The control unit has a 4 MHz master clock output, derived as indicated above, which can be synchronised to any tributary unit via the backplane tributary sync. line, which is one of the signalling highways 31, or the 2 MHz clock recovered from the received data on the port connected to the highway 20, or to an external clock source. Synchronising clock signals are then sent to all units as 4 MHz clock on two bus lines, and as frame sync. on another bus line.
The frame structure used is shown in FIG. 3, most of which is believed to be self-explanatory. Note however, that time slot 16 is used both for signalling and for multi-frame alignment. Normal frame alignment is catered for in time slot 0, with different bit patterns for odd and even frames. Other points to note are the use of certain bits for alarm indications, and the fact that the spare bits can be used for data channels.
As is usual in PCM systems, some of the signalling and control functions which use time slot 0 (TS0) or time slot 16 (TS16) are multi-frame in nature. Thus TS0 is used for frame alignment in odd-numbered frames and for other signalling functions in even-numbered frames. There is also a 16 frame multi-frame organization, with TS16, frame 0, used for multi-frame alignment, and TS16 for the other frames used for signalling information. This will be discussed in more detail later when we consider the signalling operations.
The bus structure is a multi-line printed circuit board arrangement which forms a backplane 10, see FIG. 4, of an equipment shelf containing equipment such as that shown in FIGS. 1 and 2. The shelf shown serves one core facility unit such as 1 (with or without a separate unit 2) FIG. 1, and a number of tributary units such as 3, 4, 5, FIG. 1. All of these units, which are printed circuit cards, are fitted into guides such as 11 in the upper and lower portions of the rack. Such a guide pair is referred to as a slot for receiving a card. Each such card has a multi-way connector at its inner end which is received by a corresponding connector (not shown) on the inside of the backplane 10. The connectors on the backplane 10 are set at right angles to the printed circuit lines on that backplane.
The bus highways, which are printed circuit tracks on the backplane 10, extend the length of the backplane, and interconnect the cards for data, signalling, synchronisation, power, etc., as will be seen later. These cards are plugged into the connectors mentioned above, which are at right angles to the tracks. The bus structure requirements are relatively simple since great use is made in the system of single channel codecs, so that multiplexing and demultiplexing in the present equipment is fully digital. As already indicated, any tributary unit can make use of one or more 64 Kb/sec. time slots. The corresponding allocation of slots on the busses on the backplane 10 is controlled from the multiplex and control card 1 of the core facility (FIG. 1), where the current allocations are stored in a non-volatile memory. A tributary unit would be allocated two or more slots to provide a multi-slot service or to enable it to serve a number of users. The time slot allocations are conveyed via a set of address lines which form part of the bus structure.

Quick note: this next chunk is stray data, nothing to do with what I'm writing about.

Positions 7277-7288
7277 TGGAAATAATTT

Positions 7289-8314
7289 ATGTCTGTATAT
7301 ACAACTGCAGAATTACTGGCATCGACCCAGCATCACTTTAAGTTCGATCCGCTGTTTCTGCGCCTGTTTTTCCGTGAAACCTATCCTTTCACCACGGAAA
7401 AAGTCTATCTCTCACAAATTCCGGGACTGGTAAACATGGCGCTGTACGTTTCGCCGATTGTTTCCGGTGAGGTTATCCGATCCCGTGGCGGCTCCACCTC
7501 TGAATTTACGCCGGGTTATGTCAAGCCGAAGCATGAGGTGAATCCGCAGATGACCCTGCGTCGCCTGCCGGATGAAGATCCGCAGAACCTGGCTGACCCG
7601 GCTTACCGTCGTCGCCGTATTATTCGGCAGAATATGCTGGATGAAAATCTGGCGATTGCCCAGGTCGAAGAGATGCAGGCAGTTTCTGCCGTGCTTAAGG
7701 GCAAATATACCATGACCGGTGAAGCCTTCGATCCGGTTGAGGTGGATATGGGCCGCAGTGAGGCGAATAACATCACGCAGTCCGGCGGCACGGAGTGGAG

As usual in such TDM systems, time slot 16 can be used for channel associated signalling, or as a normal 64 Kb/sec. bearer.
The system was originally designed, as mentioned above, with the British Telecom TEP1E shelf in mind, in which case the rack has an extension at its left hand end as shown at 12. It can also be used with a simpler 19" shelf, as shown, in which case the backplane is somewhat shorter.
The main mechanical feature is that the bus structure which interconnects the control unit (core facility) and the tributary units is a single printed circuit board with a number of parallel circuit lines. The board carries socket connectors at right angles to these lines to receive plug connectors on the inner end of the cards (not shown in FIG. 4). An additional backplane 13 can also be provided to give access to the rear of the shelf if this is needed. This backplane when provided is mounted behind and parallel to the bus structure's printed circuit card, and provides facilities for making connection to the bus structure.
The printed circuit cards which carry the various portions of the control unit (where there are more than one portion) and the tributary units have connections to the "outside world" made at their outer ends. These connections, in the cases of the tributary units, are the connections to the trunks and to the various subscribers and the like. The outer ends of these cards can also be provided with means of access to the circuitry on those cards for test purposes.
As already indicated, the interfaces provided by the tributary units can include a number of options, e.g. speech only, speech in combination with signalling, data. Further a tributary unit can have a number of such options, programmed from a non-volatile RAM in the core facilities' unit. Related equipment for use with the tributary units includes network termination units, plus driving termination units to give remote access to, for instance, subscribers' equipment.
The equipments described herein are compatible with the general alarm systems used, and all of the units feed information as to individual alarms to the bus structure as eight bit words. This enables the multiplex and control portion 1 of the core facilities to process the alarm information for sending to a separate multiplex arrangement.